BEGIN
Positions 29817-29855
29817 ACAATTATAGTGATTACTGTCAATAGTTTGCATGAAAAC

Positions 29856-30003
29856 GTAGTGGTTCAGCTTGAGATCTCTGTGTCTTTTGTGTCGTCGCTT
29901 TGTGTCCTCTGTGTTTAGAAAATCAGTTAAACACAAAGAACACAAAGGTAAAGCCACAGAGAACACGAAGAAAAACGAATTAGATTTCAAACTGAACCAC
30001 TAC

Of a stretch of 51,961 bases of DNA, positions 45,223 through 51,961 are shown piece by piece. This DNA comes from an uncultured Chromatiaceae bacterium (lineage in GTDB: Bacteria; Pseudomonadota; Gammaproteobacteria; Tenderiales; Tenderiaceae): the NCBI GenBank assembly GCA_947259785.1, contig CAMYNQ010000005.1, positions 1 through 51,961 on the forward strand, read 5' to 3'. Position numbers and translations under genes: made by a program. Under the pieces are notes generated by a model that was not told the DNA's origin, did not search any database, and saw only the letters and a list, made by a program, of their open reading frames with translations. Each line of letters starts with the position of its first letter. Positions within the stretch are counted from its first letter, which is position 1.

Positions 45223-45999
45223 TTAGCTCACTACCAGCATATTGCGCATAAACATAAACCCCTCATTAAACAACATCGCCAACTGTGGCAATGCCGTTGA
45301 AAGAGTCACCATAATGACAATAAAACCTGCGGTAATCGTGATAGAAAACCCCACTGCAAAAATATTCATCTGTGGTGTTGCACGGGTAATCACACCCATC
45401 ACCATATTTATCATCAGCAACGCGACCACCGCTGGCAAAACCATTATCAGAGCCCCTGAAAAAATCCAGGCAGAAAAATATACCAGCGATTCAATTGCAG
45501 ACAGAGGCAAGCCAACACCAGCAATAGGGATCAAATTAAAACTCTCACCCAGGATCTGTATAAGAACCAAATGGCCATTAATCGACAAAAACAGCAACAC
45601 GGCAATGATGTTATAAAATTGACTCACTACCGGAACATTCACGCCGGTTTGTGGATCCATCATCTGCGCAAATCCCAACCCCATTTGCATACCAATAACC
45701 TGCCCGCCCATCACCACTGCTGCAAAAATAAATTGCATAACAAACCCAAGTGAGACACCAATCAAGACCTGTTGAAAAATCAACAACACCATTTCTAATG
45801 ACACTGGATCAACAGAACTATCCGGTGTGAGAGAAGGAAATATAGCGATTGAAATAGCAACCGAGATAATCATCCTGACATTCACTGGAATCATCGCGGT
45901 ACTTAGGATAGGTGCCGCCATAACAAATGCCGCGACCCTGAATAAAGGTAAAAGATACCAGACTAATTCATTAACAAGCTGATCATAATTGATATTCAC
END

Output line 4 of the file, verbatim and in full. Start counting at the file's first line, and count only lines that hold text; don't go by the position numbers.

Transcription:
29856 GTAGTGGTTCAGCTTGAGATCTCTGTGTCTTTTGTGTCGTCGCTT